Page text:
Sean Nolan and Joe Block. Photo courtesy of Connecting Champions.

When Sean Nolan was 15 years old, he went to bat against cancer.

The baseball fan had aspirations to be a sports broadcaster. Through Connecting Champions, a Pittsburgh-based nonprofit, he was able to get career advice from an expert.

The organization, which asks young cancer patients “What do you want to be when you grow up?” — and then pairs them with a mentor — connected Sean with Joe Block, a TV and radio play-by-play broadcaster for the Pittsburgh Pirates.

A 21-year veteran of the industry, Block was more than happy to share his knowledge. “I don’t fancy myself as a celebrity,” he says. “I really wanted to just be somebody that could cheer him up and take his mind off of things for a bit.”

Before the COVID-19 pandemic, Block met with Nolan at UPMC Children’s Hospital of Pittsburgh to discuss every aspect of the baseball field. Sean even sat in the broadcast booth during a game and was able to put Burkitt’s lymphoma on the back burner.

“I first met Joe during my third round,” says Nolan, of West View. “I was supposed to be there for one week, but I was having fevers, so it turned into two. And it was Christmastime so I was feeling really down. Joe walked in and he was bald just like me. We just sat there for two hours. It was really cool to hear his whole story. He was real with me, too. He said, ‘Sean, there are 60 people in the whole world with my job. If you play your cards right, and with a little luck, anything is possible.’”

Now 19 and cancer-free, Nolan attends Robert Morris University, where he’s studying communications.

Joe Block and Sean Nolan at Pittsburgh Pirates Spring Training. Photo by Chris Nolan.

Sidney Kushner, executive director of Connecting Champions, says watching children flourish and friendships blossom are the most rewarding parts of his job.

The Upper St. Clair native founded the organization in 2010 in honor of a friend who died from cancer. As a freshman attending Brown University in Rhode Island, Kushner started volunteering at a local children’s hospital.

“I’d ask kids what they wanted to be and their eyes would light up,” he says. “You could tell that, in that moment, they totally forgot about having cancer.”

He became more entrenched in patients’ lives and the medical community and decided to start a pilot version of Connecting Champions at Children’s Hospital of Pittsburgh. By his senior year, it was his full-time occupation. Today, the majority of child cancer patients in the region are referred to the program.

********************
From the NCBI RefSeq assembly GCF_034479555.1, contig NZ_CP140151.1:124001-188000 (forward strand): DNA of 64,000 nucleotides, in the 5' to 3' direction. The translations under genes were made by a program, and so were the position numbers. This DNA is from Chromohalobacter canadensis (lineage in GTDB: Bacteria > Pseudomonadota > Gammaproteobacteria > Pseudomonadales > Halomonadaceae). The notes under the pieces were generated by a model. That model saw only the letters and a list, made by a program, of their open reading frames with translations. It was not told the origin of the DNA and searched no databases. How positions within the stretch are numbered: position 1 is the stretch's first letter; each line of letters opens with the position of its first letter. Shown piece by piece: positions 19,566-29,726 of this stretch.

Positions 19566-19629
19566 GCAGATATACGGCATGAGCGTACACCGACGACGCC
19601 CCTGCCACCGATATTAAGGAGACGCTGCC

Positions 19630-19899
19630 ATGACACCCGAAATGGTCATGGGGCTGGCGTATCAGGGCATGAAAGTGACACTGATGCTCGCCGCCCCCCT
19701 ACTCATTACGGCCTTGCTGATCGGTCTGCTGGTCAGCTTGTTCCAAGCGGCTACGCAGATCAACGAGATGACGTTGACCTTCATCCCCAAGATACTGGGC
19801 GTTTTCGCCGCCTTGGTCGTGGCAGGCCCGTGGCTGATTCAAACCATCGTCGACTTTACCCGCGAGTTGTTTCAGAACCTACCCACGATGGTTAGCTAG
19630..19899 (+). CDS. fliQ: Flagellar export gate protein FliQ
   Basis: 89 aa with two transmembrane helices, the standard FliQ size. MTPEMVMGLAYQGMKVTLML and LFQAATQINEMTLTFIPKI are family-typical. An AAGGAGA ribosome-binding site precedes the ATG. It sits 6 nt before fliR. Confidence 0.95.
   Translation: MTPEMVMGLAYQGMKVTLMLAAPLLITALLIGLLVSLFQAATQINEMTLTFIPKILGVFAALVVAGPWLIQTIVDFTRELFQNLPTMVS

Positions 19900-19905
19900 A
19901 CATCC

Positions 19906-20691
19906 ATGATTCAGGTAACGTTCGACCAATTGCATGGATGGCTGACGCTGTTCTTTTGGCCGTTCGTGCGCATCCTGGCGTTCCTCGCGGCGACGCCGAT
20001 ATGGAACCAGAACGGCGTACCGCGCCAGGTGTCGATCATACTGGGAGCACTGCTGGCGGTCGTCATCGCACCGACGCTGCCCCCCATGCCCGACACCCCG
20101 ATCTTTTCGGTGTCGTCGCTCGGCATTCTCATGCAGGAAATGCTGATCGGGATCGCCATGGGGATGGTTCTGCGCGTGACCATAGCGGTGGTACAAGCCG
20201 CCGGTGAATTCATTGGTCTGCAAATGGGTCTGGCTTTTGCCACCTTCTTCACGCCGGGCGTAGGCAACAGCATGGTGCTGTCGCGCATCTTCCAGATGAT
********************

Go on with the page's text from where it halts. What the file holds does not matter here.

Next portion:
Kushner and his team do more than generate feel-good stories; their work is evidence-based and outcomes-driven, helping children overcome severe social isolation, reach developmental milestones and focus on what comes after cancer.

“About 84 percent of patients survive cancer medically, but two-thirds have mental and emotional side effects during treatment and beyond,” he says. “There is a need for long-term social support now more than ever.”

Since its inception, Connecting Champions has linked 250 kids and mentors and expanded to five other children’s hospitals across the country. Participants, who range in age from 3 to 22, have expressed interest in professions such as ghost hunting, law, culinary arts, clowning and dog sled racing. Kushner not only finds an adult who shares a child’s professional interests but fits their personality as well.

COVID-19 forced the organization, which relies heavily on face-to-face interactions, to go virtual.

Kids receive care packages from their new pal with activities and fun for them to enjoy together over a digital platform such as Zoom or Skype. One mentor helped an 11-year-old fashionista design a dress. If children are uncomfortable with live video chatting, their mentor can send a prerecorded video.

Connecting Champions has a Mentor Selection Committee, but Kushner says a lot of people reach out to offer their expertise. On average, it takes about four weeks to forge partnerships. Connecting Champions then facilitates weekly or monthly interactions for at least six months. Some friendships are still going strong after five years.

Block and his family have formed a special bond with the Nolans. And although he’s the one doling out advice, he feels he’s learned more from his mentee.

“Sean has a special kind of resilience and strength,” Block says. “He is exceptionally optimistic and that really opened my eyes. He reminds me that the game of baseball is fantastic and I should never lose my enthusiasm for my job.”

Kristy Locklin is a North Hills-based writer. When she's not busy reporting, she enjoys watching horror movies and exploring Pittsburgh's craft beer scene.